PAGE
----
tony gonzalez journalist
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Online portfolio and blog by Tony Gonzalez, family issues reporter for The Tennessean newspaper in Nashville. I married my high school sweetheart, Katie, a designer and bookbinder. I like juggling, maps, baseball, and bullmastiffs.

Two years at The Tennessean, July 2011 to present. Three years reporting and editing at The News Virginian, 2008 to 2011. Editor of college and high school newspapers. Internships at The Star Tribune, The Detroit News, and The Toledo Free Press. Chips Quinn Scholar 2007.

Tennessee Associated Press Managing Editors 2012 statewide Malcolm Law Memorial Award for Investigative Reporting, as well as the Freedom of Information award, for Department of Children's Services project.

Gannett company-wide award 2012 for Watchdog Journalism

Associated Press Managing Editors 2010 International Perspective First Place for "The Borders Within," as well as Public Service Honorable Mention for investigation into troubled children's psychiatric hospital

2009 and 2010 winner, with staff, of the Virginia Press Association's highest award: the Award for Journalistic Integrity and Community Service.

Virginia Press Association 2008, 2009, and 2010 awards for crime, investigative, breaking news, and feature writing

2011 Robert Novak Fellow

Michigan Collegiate Press Association "Journalist of the Year" 2008

Chips Quinn Scholar, Class of 2007

Civil Rights Project DCS project
Borders Within Multimedia
Thursday, February 17, 2011
Dam demolition plan divides community
The Rife-Loth Dam, built in 1907, holds back the South River between Lyndurst Road and Rife Road.

By Tony Gonzalez
The News Virginian

The owners of a century-old dam on the South River say the deteriorating structure is a dangerous liability that must be removed, but their latest proposal to demolish it has met with impassioned opposition.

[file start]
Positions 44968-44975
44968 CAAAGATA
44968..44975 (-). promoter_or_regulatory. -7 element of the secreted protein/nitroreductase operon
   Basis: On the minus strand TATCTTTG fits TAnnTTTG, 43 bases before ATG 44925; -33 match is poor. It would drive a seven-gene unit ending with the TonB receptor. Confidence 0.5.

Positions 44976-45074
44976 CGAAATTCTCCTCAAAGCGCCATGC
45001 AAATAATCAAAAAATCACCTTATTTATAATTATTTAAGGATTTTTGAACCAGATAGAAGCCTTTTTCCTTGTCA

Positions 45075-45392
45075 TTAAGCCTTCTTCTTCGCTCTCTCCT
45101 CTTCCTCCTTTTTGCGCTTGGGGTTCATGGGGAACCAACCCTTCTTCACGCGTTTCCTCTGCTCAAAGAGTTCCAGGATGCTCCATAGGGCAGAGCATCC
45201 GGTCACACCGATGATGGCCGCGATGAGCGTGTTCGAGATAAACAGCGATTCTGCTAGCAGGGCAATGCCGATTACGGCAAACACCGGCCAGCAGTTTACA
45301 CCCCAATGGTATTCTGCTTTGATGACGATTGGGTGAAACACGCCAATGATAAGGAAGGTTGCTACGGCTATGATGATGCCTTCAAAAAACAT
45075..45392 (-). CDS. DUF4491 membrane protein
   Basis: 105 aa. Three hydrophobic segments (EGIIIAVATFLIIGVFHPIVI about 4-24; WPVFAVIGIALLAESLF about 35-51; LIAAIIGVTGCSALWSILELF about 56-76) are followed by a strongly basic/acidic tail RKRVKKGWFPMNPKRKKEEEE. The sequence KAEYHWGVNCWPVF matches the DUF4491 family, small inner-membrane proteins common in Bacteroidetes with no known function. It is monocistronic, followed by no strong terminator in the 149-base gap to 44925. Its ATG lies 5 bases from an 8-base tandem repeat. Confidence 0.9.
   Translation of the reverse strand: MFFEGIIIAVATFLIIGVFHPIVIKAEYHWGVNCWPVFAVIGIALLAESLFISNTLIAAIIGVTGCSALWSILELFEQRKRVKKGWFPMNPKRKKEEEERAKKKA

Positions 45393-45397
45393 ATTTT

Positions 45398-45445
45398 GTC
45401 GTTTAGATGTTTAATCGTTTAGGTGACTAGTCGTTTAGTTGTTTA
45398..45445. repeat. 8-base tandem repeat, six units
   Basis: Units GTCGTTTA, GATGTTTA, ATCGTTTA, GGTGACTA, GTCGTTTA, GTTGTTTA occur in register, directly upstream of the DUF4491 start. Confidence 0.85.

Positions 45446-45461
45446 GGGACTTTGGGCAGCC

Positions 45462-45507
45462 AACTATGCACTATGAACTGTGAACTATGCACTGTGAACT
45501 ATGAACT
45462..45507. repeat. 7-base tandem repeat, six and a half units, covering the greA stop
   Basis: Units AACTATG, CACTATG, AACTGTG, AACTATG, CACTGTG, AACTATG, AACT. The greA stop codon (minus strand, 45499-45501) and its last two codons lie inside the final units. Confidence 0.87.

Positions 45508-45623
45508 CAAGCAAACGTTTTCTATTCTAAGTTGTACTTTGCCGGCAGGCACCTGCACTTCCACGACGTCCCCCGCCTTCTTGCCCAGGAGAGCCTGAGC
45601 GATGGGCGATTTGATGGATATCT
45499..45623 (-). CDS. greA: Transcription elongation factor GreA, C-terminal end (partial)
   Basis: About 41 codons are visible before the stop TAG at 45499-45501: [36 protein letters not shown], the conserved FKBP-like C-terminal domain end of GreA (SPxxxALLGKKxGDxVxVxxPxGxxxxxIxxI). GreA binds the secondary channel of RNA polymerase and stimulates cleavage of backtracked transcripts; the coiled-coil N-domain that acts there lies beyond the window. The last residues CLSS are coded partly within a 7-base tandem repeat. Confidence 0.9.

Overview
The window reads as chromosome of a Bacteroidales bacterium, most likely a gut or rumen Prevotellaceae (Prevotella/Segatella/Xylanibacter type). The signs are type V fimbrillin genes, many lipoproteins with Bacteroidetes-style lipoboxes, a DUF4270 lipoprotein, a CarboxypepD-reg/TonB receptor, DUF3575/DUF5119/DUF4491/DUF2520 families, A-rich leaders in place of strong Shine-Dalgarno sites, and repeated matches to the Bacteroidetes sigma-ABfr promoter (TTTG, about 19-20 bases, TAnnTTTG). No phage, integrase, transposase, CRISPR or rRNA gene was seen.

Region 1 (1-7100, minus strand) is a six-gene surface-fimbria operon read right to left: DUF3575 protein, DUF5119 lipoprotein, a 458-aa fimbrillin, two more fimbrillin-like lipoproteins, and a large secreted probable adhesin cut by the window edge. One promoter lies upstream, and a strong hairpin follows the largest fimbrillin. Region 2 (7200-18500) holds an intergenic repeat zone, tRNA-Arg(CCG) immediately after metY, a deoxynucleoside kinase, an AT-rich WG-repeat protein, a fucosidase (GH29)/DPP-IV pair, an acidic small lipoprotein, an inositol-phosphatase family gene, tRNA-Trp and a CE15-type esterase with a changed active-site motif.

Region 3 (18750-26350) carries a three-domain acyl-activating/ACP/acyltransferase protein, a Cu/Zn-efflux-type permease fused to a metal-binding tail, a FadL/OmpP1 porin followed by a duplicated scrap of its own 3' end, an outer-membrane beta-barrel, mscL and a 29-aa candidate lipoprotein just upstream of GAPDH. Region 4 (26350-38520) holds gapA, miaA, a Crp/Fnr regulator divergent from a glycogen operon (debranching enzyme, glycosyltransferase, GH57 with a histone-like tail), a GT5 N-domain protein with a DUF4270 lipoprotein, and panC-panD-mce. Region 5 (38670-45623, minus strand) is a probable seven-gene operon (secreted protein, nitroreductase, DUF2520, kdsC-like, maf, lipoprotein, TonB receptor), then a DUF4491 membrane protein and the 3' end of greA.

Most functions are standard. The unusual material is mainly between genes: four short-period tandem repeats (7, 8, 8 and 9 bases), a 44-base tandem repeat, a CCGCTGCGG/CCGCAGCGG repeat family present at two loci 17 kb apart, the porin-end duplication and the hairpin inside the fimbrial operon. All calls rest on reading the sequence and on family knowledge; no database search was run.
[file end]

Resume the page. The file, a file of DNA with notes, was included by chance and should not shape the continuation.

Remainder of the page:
During the past five years, the board of directors of the Ram Works Homeowners Association has debated whether to repair or remove the Rife-Loth Dam, built in its current form in 1907. The dam holds back the South River where it flows along Rife Road, just upstream from the Waynesboro YMCA.

Board President Chester Campbell said the panel recently decided — but has not formally voted — to remove the dam. He said the dam is a drowning and injury danger that escalates insurance costs and that rehabilitation, at a cost of $150,000 to $250,000, is at least three times as expensive as removal.

Repairs would not qualify for government grant money or be supported by environmental agencies, Campbell said.

“I exhausted any possibility that I thought we have of finding funding to restore the dam,” said Campbell, 83. “There’s nobody — no one — that hates to see that dam go worse than I do.”

Campbell’s estimate of his emotional attachment to the dam, like almost every piece of the proposal to remove it, has been contested this month, and for years. Some who live among the 72 units at Ram Works oppose removing the dam because they say it adds historic value and character, makes the property attractive for renting and selling, and for the tranquility provided by the ever-present sound of falling water.

Read part one.
Read part two.

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